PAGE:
With the numbers on paper, it was time to see what our wild Coyote could do on the track. Again, we rolled out to State Capitol Raceway in identical weather as day one; it was sunny and cool with a DA of about 800 feet above sea level. With the lighter wheels and sticky tires, she bolted to a very quick 11.61 at 118.4 with a 1.69 60-foot, and with us launching slightly higher than before at 1,800 rpm.
With little effort, we now have a Stang that is 1.1 faster than our stock runs, and it's still 50-state-legal and under warranty! Not to mention it's launching like a bat out of hell and even brought the front tire off the ground a couple of inches. We backed it up with several 11.64 passes with very little cool-down time between runs, which tells us heat-soak might not be a big issue.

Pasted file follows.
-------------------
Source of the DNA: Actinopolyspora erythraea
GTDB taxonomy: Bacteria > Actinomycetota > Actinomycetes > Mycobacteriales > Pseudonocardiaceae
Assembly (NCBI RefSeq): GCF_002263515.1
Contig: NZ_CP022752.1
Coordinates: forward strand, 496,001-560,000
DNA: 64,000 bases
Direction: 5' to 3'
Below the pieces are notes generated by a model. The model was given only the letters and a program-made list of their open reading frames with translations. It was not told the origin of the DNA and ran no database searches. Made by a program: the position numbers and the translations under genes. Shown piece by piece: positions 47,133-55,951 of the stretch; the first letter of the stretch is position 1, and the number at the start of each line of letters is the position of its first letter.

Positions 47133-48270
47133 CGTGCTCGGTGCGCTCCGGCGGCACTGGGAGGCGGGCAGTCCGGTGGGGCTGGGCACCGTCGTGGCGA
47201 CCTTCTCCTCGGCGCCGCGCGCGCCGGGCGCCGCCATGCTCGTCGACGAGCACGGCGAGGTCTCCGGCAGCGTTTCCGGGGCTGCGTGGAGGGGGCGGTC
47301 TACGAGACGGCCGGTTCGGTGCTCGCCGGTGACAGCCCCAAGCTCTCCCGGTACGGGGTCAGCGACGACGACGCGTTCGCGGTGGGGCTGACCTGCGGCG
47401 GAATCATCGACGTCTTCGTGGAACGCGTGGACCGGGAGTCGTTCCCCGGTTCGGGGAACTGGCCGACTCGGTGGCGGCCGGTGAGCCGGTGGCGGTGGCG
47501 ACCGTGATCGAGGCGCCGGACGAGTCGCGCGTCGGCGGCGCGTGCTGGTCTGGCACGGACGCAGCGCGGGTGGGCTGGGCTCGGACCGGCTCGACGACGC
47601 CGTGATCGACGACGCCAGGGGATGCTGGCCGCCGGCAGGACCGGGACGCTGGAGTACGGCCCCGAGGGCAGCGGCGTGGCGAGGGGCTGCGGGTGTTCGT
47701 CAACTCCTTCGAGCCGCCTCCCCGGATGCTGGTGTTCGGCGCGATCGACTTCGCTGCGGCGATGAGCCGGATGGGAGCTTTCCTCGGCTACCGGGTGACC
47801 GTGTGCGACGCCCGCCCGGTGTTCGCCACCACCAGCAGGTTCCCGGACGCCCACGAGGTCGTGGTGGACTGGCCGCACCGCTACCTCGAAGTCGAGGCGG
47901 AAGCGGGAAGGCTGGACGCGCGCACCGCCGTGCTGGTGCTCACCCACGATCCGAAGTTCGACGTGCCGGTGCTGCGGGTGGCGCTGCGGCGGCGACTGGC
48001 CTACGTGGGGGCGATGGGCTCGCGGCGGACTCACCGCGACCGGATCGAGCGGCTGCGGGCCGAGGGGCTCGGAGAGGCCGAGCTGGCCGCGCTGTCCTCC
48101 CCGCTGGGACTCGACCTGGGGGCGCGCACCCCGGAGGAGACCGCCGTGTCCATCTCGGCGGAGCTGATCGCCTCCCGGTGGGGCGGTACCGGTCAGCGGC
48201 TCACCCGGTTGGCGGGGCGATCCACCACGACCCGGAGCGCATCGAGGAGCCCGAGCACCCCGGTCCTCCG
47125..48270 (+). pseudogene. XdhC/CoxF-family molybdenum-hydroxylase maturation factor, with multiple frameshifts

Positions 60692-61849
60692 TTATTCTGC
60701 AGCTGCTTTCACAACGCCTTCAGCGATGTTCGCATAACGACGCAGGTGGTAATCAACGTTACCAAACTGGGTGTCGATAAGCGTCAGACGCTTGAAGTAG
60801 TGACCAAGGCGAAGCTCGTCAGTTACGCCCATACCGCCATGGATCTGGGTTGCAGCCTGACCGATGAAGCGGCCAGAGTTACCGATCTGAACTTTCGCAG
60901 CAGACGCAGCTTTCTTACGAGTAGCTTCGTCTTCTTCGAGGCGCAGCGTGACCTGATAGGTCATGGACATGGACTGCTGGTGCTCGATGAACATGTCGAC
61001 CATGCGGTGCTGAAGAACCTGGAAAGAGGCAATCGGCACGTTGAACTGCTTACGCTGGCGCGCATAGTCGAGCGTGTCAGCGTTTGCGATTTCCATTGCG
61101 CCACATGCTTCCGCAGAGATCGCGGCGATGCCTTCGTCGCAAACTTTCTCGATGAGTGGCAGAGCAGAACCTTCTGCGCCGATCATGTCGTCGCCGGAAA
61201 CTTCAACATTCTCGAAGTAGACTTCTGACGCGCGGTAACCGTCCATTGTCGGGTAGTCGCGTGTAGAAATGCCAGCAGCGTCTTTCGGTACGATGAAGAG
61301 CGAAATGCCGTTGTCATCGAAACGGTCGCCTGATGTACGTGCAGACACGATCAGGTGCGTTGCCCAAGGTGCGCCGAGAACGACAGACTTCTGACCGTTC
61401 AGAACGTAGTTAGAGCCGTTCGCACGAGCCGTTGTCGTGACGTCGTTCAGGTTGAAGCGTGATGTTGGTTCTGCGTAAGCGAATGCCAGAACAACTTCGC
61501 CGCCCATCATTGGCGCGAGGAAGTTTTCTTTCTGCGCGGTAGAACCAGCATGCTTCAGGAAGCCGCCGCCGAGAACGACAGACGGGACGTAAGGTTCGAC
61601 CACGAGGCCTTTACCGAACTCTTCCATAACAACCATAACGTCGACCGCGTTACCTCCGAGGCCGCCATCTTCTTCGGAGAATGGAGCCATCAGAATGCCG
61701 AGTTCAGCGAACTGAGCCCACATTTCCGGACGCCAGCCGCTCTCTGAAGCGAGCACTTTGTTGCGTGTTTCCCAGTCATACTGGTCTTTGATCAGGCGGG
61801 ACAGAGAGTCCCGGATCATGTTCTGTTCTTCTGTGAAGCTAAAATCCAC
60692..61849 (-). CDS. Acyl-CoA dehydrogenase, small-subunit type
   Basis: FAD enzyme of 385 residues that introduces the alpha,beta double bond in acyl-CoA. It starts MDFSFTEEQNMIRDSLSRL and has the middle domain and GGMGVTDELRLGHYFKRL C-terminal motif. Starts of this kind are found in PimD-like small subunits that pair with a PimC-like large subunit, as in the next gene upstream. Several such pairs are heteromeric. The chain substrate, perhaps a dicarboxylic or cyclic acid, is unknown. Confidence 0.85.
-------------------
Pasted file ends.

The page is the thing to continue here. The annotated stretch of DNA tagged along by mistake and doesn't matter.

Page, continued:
The throttle feel was a little different this time out due to the new calibration from Roush. We realize it's there for a good reason, but the torque management aspect that still remained after the Roush calibration leaves racers like us itching for a custom tune. It's a little sluggish out of the hole, and you don't feel the car wake up until about the eighth-mile mark, but then it really starts propelling you through the traps. The potential gives us a lot to anticipate.
Overall, it's a very impressive and easy-to-install upgrade with the quality and reliability we have come to expect from our friends at Roush. It's truly the epitome of OEM quality fitment.
We will be covering Phase Two as well as a comparison of a custom tune verses Roush's super-safe calibration, so you'll want to keep an eye out for the next segment and look for the Roush-boosted Pony at an NMRA event this year!